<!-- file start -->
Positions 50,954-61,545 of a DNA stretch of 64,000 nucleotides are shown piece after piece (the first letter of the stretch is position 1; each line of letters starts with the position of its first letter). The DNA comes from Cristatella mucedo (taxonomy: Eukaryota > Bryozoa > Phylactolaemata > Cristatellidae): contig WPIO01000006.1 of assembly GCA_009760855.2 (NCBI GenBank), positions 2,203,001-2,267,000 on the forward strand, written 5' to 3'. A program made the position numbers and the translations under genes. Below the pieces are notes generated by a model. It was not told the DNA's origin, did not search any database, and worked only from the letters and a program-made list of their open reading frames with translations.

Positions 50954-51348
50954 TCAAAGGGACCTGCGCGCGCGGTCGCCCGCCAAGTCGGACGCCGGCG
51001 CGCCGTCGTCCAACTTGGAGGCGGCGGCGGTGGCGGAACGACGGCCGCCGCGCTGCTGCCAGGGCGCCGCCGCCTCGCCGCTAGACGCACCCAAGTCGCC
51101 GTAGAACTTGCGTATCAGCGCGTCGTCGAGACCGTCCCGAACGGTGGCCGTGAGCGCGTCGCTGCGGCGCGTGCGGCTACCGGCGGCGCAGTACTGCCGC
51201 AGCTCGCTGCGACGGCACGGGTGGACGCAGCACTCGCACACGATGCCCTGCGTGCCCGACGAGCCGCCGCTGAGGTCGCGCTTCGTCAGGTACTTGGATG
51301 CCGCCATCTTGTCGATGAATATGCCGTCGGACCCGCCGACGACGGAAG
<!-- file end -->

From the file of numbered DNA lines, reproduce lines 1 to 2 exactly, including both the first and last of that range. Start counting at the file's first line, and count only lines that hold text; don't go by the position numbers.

Positions 50,954-61,545 of a DNA stretch of 64,000 nucleotides are shown piece after piece (the first letter of the stretch is position 1; each line of letters starts with the position of its first letter). The DNA comes from Cristatella mucedo (taxonomy: Eukaryota > Bryozoa > Phylactolaemata > Cristatellidae): contig WPIO01000006.1 of assembly GCA_009760855.2 (NCBI GenBank), positions 2,203,001-2,267,000 on the forward strand, written 5' to 3'. A program made the position numbers and the translations under genes. Below the pieces are notes generated by a model. It was not told the DNA's origin, did not search any database, and worked only from the letters and a program-made list of their open reading frames with translations.

Positions 50954-51348